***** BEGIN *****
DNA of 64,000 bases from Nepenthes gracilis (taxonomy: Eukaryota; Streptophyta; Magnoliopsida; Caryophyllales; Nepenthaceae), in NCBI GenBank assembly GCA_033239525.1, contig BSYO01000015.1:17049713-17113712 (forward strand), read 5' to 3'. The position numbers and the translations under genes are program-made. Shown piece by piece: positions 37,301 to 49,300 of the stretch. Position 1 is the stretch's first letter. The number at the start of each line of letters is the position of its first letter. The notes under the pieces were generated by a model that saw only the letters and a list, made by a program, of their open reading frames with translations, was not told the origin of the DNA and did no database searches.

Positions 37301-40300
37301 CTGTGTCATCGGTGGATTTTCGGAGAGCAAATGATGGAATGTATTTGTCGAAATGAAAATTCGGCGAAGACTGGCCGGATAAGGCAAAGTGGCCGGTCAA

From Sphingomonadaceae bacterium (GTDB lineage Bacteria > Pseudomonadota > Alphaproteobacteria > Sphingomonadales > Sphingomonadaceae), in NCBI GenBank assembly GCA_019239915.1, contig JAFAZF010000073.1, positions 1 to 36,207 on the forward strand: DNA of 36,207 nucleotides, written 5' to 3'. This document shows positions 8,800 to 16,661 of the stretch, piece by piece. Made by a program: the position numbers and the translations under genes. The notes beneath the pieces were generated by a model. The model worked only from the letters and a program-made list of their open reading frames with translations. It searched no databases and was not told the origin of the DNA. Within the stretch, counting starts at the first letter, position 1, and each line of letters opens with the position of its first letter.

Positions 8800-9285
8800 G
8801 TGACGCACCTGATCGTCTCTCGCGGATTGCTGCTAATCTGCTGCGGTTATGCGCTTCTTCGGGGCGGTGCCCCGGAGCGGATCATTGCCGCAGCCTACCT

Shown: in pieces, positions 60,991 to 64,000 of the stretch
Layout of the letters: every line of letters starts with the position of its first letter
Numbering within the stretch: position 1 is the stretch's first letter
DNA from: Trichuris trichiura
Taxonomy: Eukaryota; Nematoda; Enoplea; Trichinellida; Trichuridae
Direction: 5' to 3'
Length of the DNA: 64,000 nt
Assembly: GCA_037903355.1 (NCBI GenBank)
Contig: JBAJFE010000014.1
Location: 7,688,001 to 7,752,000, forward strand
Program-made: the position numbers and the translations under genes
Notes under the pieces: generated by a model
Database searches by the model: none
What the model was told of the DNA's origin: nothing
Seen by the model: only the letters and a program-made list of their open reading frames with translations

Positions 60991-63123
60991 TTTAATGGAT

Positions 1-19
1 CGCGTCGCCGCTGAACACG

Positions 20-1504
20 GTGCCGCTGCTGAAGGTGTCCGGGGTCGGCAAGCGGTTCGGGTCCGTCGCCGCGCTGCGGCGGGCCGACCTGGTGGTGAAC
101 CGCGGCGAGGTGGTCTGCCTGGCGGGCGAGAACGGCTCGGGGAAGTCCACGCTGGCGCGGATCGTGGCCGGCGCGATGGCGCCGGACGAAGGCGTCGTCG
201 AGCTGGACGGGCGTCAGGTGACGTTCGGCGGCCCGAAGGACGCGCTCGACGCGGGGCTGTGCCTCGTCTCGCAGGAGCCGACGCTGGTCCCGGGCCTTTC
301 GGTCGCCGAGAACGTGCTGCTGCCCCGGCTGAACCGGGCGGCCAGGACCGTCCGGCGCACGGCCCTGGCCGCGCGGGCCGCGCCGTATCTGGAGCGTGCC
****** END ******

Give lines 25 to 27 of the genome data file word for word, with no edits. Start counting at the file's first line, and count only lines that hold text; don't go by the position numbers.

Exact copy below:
Positions 1-19
1 CGCGTCGCCGCTGAACACG

Positions 20-1504